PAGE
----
As all of the data is not in on the combined environmental, economic and social impacts of substituting food for fossil fuels, I don?t have a defensible opinion on either the life cycle assessment (LCA) or overall preferability of partial-soy foam to pure petroleum foam. However, I do have 3-1/2 inches of closed-cell petroleum-based foam on top of my unvented flat roof and I can defensibly say it is better to put a few barrels of fossil fuel (or even fossil fuel plus soybean oil) on my roof to eliminate consumption of many barrels of fossil fuel in power generation to cool and heat my home. Better insulation (within reason) is a positive LCA-based decision. The added benefit is that I need fewer solar PV panels to supply an equivalent percentage of my remaining home energy needs.

From an end-of-life perspective, technologies are being developed to recapture gases from foam as well as technologies to turn plastics and foam from cars into fuel. From a practical standpoint related specifically to the use of foam in homes, I find it hard to envision demolition crews cutting sprayfoam out of wall cavities to recycle it. We?ll see where the future takes us.

Dry-blown cellulose insulation, which is recycled newspaper, has had a history of substantial issues with settling and thermal failure over time, as well as with fibers getting into indoor air through air envelope leaks or duct leaks. As manufacturers explored these issues, the idea of wet-applied cellulose was born. It allows cellulose to better fill in gaps and create a thorough application that helps address settling and air infiltration. Cellulose also achieves an R-3.3 per inch. Of course, wet application implies that the insulation needs to dry before it is sealed in a wall cavity. That can be a real issue. From an LCA standpoint, cellulose has about 5 percent as much embodied energy as its foam competitors, is a recycled product, and can decompose at end of life, giving it a much smaller footprint than foam. But does that stack up against differences in insulation performance over the life of a home?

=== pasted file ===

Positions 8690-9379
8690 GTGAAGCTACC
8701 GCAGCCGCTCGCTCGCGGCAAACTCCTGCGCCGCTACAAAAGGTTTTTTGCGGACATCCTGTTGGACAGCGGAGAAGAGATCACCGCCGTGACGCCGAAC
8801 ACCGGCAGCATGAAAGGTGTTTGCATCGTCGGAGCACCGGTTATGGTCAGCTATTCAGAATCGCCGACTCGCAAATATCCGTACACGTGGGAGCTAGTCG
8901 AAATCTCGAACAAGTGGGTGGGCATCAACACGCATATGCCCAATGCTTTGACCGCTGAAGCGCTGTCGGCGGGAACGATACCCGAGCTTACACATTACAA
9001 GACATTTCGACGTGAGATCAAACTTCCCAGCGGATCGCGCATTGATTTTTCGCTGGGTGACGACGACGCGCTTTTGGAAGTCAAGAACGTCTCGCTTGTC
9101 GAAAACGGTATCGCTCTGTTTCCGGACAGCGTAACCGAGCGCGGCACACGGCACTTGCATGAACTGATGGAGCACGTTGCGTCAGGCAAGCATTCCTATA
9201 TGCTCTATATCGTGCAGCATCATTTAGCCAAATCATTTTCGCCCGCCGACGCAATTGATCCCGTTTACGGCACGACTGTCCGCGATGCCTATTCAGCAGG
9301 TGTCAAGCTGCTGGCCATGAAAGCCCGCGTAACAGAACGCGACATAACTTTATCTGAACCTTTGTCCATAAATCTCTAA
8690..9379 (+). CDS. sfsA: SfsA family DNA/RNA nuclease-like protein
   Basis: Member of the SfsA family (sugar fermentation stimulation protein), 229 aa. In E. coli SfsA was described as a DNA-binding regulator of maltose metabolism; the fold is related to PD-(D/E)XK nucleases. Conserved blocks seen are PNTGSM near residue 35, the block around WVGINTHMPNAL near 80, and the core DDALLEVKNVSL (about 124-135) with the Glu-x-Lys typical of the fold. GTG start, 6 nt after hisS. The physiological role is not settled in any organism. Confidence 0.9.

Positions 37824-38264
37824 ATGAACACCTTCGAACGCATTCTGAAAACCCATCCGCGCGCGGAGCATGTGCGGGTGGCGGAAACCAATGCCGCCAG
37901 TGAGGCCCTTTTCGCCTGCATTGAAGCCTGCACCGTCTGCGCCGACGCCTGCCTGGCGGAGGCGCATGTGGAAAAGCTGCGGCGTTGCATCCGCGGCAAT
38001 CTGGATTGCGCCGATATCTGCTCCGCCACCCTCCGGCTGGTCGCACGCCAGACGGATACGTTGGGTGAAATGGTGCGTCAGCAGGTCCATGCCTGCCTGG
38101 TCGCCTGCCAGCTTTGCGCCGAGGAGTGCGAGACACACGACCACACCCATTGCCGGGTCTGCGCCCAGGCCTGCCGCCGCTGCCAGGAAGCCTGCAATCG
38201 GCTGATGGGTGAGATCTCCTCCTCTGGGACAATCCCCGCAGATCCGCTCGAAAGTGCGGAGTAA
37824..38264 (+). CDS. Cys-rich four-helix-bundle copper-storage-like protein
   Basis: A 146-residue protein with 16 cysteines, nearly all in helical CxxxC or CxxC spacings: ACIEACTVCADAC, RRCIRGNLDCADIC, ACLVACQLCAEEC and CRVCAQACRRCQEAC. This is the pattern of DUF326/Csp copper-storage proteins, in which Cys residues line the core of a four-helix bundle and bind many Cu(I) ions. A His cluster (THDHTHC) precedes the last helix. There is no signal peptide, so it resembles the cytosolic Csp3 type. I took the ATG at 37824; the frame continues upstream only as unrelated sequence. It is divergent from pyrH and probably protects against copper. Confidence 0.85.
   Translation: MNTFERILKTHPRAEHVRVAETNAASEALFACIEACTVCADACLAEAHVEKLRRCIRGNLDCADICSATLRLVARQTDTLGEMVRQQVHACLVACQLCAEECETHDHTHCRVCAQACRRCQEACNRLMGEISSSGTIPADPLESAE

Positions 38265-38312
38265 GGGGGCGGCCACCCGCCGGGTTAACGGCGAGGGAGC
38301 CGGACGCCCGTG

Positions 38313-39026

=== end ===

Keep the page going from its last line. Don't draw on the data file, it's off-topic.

As infiltration is such a significant factor in a home's lifetime energy consumption, and since foam has a higher R value per inch than cellulose, I am inclined to believe that, although there are trade-offs, the best decision at this point in the game for walls is closed-cell foam insulation. In attics, foam has the advantage that it allows you to more effectively insulate at the roof-line (as opposed to the ceiling line), bringing your ductwork inside the thermal envelope in a sealed attic configuration.

Proper installation of any insulation product can make all the difference and is more critical than the differences between foam and wet-applied cellulose.

One final item to consider is employing a radiant barrier in your proposed system. It is especially popular in the colder regions of the Northeast, and I know with Michigan?s lake effect, it can get quite cold in Dexter (even in July nowadays). A radiant barrier addresses one issue that neither foam nor cellulose addresses well ? heat that is radiated (versus conducted or convected) through a building envelope. A simple radiant barrier, with 3/4 an inch of air space, can reduce radiant transfer of heat by as much as 98 percent with a safe bet on 90 percent when properly installed. Radiant heat is the one form of heat transfer that R-values don?t measure, and it is hard to simulate using the current hot box testing method typically used to measure conductive heat transfer, or U-value. It is worth considering since a radiant barrier, even taking up a 1-inch space in your walls, can achieve relative R-value equivalents of R-7 to R-10 ? higher than either foam or cellulose in that same inch of space.

Thanks for your interest in this topic and good luck!